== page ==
ANN ARBOR—The Michigan Society of Fellows at the University of Michigan has selected four new Fellows to serve three-year appointments as postdoctoral scholars and assistant professors. Chosen for their independent scholarship and interdisciplinary intellectual interests, they will teach selected courses in their affiliated departments and continue their scholarly research.
The new Fellows, their affiliated departments and research interests are:
Michael Allen, Department of History, is preparing a first critical edition of Histories by ninth-century Bishop Frechulf of Lisieux and plans a more general inquiry into the literary and visual representations of historical periods, symbolic events, and moments of change in Carolingian culture. He holds a Ph.D. from the University of Toronto.
Sarah Caldwell, Department of Anthropology and Program on Studies in Religion, expects a Ph.D. in anthropology from the University of California, Berkeley. She plans to develop a cross-cultural theory of non-verbal cognition in ritual and artistic expressive forms and to bring new approaches to the study of non-verbal experience. She will complete a book on ritual art in the Bhagavati cult of Kerala, South India.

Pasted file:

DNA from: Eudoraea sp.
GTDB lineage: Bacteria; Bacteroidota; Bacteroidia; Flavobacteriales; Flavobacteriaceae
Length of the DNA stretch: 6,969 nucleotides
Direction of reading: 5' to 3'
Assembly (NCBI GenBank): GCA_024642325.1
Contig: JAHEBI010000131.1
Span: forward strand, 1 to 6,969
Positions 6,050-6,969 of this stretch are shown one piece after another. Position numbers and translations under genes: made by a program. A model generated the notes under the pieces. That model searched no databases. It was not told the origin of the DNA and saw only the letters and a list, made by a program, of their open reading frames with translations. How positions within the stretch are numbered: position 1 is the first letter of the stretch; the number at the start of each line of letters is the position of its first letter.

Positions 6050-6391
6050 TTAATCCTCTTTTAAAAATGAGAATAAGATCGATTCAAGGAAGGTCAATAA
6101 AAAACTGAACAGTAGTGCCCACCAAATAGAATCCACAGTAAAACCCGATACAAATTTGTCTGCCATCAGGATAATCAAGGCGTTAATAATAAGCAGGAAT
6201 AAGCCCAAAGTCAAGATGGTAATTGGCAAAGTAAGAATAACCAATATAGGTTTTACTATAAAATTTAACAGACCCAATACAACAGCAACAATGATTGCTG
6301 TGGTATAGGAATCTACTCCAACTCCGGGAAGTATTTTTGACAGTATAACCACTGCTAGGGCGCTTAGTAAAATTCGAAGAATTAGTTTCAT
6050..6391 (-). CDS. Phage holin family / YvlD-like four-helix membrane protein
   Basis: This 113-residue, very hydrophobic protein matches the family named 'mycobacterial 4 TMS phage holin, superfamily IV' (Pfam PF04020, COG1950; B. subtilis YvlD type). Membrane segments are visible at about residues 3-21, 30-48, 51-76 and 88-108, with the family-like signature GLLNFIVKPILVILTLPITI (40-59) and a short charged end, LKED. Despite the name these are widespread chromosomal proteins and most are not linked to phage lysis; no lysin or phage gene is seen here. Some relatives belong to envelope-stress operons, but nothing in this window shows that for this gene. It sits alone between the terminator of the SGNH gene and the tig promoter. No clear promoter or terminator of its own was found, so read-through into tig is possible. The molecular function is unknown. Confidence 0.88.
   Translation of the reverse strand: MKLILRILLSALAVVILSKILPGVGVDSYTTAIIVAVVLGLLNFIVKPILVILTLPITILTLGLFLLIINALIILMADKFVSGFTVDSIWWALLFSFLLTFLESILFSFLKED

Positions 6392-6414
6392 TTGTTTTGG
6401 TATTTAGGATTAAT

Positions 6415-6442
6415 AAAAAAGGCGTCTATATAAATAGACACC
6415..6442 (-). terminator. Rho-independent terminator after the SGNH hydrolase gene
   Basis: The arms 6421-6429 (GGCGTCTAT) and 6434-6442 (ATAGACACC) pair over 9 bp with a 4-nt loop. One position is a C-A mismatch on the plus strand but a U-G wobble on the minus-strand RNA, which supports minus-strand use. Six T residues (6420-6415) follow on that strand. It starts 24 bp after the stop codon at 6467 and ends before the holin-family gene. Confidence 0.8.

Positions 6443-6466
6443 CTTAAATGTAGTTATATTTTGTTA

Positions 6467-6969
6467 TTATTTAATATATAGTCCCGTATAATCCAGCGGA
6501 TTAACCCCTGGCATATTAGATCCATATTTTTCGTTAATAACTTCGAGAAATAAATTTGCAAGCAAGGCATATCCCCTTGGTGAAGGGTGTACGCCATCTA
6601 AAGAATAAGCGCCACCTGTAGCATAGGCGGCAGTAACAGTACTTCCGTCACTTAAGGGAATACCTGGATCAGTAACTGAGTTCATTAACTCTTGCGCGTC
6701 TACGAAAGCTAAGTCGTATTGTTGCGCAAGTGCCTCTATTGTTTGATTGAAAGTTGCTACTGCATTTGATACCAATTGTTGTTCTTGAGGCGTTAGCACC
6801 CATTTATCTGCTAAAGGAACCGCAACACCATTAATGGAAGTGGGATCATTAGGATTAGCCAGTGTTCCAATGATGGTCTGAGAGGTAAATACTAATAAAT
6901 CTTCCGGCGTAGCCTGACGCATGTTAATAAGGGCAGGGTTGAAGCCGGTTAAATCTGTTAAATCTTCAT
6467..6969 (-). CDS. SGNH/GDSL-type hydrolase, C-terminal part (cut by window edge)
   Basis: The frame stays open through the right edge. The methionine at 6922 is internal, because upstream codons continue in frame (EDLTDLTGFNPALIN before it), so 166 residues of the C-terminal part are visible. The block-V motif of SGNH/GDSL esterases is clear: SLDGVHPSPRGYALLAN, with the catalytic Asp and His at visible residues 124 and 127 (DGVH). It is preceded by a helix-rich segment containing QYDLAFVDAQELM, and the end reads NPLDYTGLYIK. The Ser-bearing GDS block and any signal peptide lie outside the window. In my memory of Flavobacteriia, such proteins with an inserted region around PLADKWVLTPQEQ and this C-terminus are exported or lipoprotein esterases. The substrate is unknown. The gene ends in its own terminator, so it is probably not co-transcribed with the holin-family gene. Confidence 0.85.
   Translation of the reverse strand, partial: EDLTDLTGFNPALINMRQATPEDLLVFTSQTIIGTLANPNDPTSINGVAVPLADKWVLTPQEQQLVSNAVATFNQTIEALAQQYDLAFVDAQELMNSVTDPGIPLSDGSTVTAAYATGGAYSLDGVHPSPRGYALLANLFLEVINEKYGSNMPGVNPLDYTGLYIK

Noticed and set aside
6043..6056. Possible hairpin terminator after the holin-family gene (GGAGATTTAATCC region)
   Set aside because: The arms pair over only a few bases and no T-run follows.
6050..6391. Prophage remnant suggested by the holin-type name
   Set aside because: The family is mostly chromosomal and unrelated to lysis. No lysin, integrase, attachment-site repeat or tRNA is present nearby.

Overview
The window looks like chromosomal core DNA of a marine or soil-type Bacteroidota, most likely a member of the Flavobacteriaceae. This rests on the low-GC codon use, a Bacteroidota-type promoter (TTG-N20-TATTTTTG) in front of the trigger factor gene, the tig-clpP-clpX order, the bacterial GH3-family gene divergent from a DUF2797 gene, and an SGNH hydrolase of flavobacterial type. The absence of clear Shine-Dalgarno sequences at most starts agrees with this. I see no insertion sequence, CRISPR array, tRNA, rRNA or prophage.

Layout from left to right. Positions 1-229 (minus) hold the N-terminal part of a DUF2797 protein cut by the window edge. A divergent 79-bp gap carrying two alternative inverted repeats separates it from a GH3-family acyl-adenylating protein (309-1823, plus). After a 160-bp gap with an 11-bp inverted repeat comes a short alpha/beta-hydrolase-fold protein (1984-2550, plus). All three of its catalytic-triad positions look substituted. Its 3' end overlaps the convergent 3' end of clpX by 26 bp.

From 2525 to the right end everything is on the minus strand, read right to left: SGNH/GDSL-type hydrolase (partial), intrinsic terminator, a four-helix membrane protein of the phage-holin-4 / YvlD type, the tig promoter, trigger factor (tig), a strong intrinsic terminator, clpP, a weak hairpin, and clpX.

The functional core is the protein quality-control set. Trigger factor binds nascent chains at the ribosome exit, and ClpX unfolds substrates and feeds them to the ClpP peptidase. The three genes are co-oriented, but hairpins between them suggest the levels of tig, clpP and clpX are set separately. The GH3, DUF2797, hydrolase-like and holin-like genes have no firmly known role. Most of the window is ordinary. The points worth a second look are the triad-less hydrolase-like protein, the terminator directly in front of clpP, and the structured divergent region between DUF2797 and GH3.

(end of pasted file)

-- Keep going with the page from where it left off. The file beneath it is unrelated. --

Michael Gorman, who will be affiliated with the Department of Psychology and Program in Reproductive Sciences, holds a Ph.D. in biological psychology from the University of California, Berkeley. He will study photorefractoriness in animals, cirannual rhythms, and human sexuality.
Kathleen Malone O'Connor, who holds a Ph.D. in religious studies from the University of Pennsylvania, will be affiliated with the Department of Near Eastern Studies. Her research projects will be concerned with qur'anic healing and talismanry within the larger network of medieval Islamic medicine.
Unique to public universities, the Michigan Society of Fellows was founded in 1970 with grants from the Ford Foundation and Horace H. and Mary Rackham Funds. The society provides financial and intellectual support to individuals selected for outstanding achievement, professional promise, and interdisciplinary interests. Competition for the fellowships is open to candidates in the physical and life sciences, engineering, social sciences and education, the humanities and the arts.